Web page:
On October 8, 2021, the U.S. Department of Education issued a blog post, “Our Commitment to Education Environments Free from Sex-Based Harassment, Including Sexual Violence.” The blog post comes on the heels of meetings between the administration and at least one advocacy group asking the administration to move more quickly on new Title IX regulations. OCR declined, standing by its plan to issue new proposed regulations in May 2022.
We have been living with the 2020 Title IX regulations for well over a year, but some basics continue to trip us up. One of the biggest for primary and secondary schools is helping building-level administrators remember to hit the brakes when they learn of sex-based misconduct. Rushing to collect statements, impose consequences (even temporary ones), and collect other evidence could lead to a Title IX violation if the conduct ends up being covered by the law. For this reason, in my opinion, if a school system does one thing this fall to address Title IX, training building-level admins and employees to stop, drop, and call the Title IX office as soon as they learn of any conduct based on sex.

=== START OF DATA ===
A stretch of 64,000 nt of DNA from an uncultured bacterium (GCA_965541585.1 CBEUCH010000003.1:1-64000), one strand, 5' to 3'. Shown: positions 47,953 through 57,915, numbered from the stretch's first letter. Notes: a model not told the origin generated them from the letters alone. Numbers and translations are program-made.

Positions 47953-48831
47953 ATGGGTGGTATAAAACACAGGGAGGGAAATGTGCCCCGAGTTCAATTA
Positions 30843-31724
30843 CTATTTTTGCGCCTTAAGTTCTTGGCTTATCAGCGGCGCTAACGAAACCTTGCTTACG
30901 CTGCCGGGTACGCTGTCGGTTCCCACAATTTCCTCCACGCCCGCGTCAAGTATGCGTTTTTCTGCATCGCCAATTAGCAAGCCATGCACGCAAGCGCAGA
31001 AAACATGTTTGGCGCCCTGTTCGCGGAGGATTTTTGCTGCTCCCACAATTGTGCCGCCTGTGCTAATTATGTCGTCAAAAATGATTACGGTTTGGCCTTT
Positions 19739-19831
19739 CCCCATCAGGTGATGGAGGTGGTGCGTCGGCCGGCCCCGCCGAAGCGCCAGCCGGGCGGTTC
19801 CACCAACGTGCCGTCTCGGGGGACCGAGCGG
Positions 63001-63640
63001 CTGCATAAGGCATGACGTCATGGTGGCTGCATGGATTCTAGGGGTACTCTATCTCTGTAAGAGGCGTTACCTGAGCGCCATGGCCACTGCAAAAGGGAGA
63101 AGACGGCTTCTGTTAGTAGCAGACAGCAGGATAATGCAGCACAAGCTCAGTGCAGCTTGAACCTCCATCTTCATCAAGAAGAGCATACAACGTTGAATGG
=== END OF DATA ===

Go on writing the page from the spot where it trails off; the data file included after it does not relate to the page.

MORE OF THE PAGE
Appeal in VLRC v. Cardona Raising More Questions About Suppressing Statements of Missing Witnesses in Title IX Hearings
A little over a month ago, the U.S. Department of Education’s Office for Civil Rights (OCR) said it would no longer enforce a controversial portion of the 2020 Title IX rules. The “suppression clause” is a ban on reliance on statements by a party or witness who does not submit to cross-examination in higher education Title IX sexual harassment hearings. The 2020 Title IX regulations require that higher education decision-makers ignore all statements by any party or witness who refuses to answer even one relevant question during the required hearing for Title IX sexual harassment complaints. The rules leave room for K-12 decision-makers to decide whether to reject all statements by a party or witness who refuses to answer written cross-examination questions used in elementary and secondary school Title IX processes. After a Massachusetts Federal trial court struck down…